The current estimation of the real-time reproduction number for Bermuda is 0.47 but this can fluctuate a great deal in a small population like ours.
This is promising as our goal is to have an R at near or below 1.
The real-time R is just one indicator that can be used to understand the impacts of our mitigation measures (or non-pharmaceutical interventions) and the country’s overall status. This number will continue to be monitored and factored into decision-making for moving to future phases of our reopening. The Ministry will use the Rt number, as well as public compliance with physical distancing, hospitalizations and other factors, to make recommendations to Cabinet as to when we can move to Phase 2.
And, finally, I want to end with a request…Please, Bermuda, use care and caution when operating vehicles on the road.
Since the shelter-in-place regulations were relaxed, there is increased traffic on the roads between 6am and 10pm.
Excessive speeding poses a threat to the safety and wellbeing of not only the operators of the vehicles involved but other road users, especially the increased number of individuals using the roads for exercise. It is our responsibility as a good citizen of our country to practice and promote road safety.
During this time of COVID-19 pandemic, we should also be very mindful of the impact that preventable road traffic collisions can have on the capacity of our hospital. Please work with us and exercise care, courtesy and caution as you make your commute.
Thank you very much Minister, and it’s certainly encouraging to get that particular information regarding our real time reproductive number.
Yesterday was International Nurses Day. Yesterday Minister Wilson released a video thanking nurses in Bermuda for their tireless dedication. Nurses play a vital role in each and every healthcare system around the world, making a difference to the lives of their patients and their patients, families.
In Bermuda, your endless dedication is recognized and appreciated during regular times, and is highlighted as we move through this global pandemic. On behalf of the Government and the people of Bermuda, I add my sincere appreciation to the 751 registered nurses in Bermuda. I also want to recognize the dedication of nursing assistants, and everyone involved in the health care of Bermuda’s residents.
I also would like to extend a thank you to everyone who is involved in the operation of Bermuda’s testing facilities. Thanks to the collective efforts of all, on Monday, Bermuda entered the top ten countries per capita in the world for testing. However, this is not a competition between countries, but the more that we tests, the more we know about the virus, and its spread in Bermuda.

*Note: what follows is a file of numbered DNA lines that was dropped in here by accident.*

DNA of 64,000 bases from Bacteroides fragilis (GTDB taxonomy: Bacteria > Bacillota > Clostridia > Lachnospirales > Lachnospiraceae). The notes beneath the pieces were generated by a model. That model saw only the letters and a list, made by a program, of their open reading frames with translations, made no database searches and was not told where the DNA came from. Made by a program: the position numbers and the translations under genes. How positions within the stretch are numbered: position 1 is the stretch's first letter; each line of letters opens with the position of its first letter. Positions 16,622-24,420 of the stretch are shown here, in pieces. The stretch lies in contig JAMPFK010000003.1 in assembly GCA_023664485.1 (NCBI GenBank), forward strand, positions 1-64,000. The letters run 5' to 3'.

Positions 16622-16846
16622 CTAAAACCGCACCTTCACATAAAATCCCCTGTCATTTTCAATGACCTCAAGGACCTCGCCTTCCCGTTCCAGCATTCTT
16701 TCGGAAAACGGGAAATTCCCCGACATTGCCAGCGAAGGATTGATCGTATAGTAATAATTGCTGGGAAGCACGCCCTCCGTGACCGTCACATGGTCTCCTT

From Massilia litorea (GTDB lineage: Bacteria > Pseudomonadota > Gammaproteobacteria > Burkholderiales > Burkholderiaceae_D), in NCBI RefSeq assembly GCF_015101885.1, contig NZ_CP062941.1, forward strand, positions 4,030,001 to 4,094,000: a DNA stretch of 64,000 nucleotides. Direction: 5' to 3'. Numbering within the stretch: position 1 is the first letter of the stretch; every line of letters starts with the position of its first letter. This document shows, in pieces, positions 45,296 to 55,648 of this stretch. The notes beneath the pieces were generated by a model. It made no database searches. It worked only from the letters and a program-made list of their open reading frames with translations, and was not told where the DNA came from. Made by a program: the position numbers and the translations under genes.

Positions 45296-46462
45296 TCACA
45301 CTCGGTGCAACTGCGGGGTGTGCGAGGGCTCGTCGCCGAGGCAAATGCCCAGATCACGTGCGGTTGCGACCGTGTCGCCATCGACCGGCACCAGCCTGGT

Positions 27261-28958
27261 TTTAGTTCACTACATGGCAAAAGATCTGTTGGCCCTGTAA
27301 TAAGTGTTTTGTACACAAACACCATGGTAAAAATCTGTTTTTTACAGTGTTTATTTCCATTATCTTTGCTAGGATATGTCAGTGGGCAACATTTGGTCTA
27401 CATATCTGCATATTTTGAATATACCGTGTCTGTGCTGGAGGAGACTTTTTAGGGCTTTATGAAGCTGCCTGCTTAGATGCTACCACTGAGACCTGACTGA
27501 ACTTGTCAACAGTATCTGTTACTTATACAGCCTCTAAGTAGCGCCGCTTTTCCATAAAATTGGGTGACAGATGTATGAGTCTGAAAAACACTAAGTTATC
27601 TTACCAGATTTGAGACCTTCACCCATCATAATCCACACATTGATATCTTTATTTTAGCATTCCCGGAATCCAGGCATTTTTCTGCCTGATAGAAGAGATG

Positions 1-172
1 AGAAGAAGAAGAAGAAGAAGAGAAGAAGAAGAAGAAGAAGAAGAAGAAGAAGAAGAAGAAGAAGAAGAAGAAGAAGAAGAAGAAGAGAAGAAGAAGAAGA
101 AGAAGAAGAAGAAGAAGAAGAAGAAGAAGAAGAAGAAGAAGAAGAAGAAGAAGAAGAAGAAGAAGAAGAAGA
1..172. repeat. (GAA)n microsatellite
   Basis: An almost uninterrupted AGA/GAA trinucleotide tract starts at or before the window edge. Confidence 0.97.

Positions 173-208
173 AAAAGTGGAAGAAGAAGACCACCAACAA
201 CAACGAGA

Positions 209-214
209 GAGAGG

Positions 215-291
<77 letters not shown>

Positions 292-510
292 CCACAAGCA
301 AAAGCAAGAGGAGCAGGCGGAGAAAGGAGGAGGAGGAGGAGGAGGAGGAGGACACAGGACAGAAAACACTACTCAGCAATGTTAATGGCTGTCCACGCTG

Over the past couple of days we took a bit of a break from testing. So as you see there are not a lot of new results today. Over the next few days we will be testing and retesting essential workers, and our seniors’ homes, and we will also offer testing to persons in correctional facilities, while continuing the open testing of the population this weekend.
Antibody testing started last Saturday at the government drive thru testing facility at Southside in St David’s, and the Government is now administering two types of COVID-19 tests for the general public. As stated last week, the PCR test or Polymerase Chain Reaction test detects the presence of COVID-19. Thus, identifying anyone who has an active infection with the virus. This test is administered through a nasal swab.
PCR test results enable the Ministry of Health to detect, who has an active infection, isolate them and identify those that they have been in contact with.
The antibody test is to determine the presence of the body’s immune response or antibodies and is administered through a finger prick blood sample. This enables the detection of individuals who have had COVID-19 in the past, and who may not have been detected in previous testing regimes.
Moving on to give a little bit more information about the technology surrounding the notification of the results. As of 3pm today, all those who booked appointments to be tested between 24 April and 11 May would have received their results by email yesterday and today as it was just a recent system upgrade. Those who came as walk-ins have been called by a medical professional with the results. And they’re also being entered into the system to get an email.
From tomorrow, when the testing at Southside resumes, all doctors will have access to their own portal where they can see the patients who have listed them as their doctor. From this portal, they’ll be able to receive the results, easily run daily reports and also download reports for patient files.
As of 11 May, 2,426 tests have been conducted through, Drive-Through, some of the challenges which prevented the results from being sent quickly include: no doctor listed; people listing themselves as their doctor; and old email addresses for their doctor. I’m also pleased to report that news from the Government lab indicates that everyone who was tested, up to yesterday would have received the results as of 3pm today.
There was a delay in getting some other results back over the weekend. However, those issues have been resolved and testing results will now be turned around in 24 hours.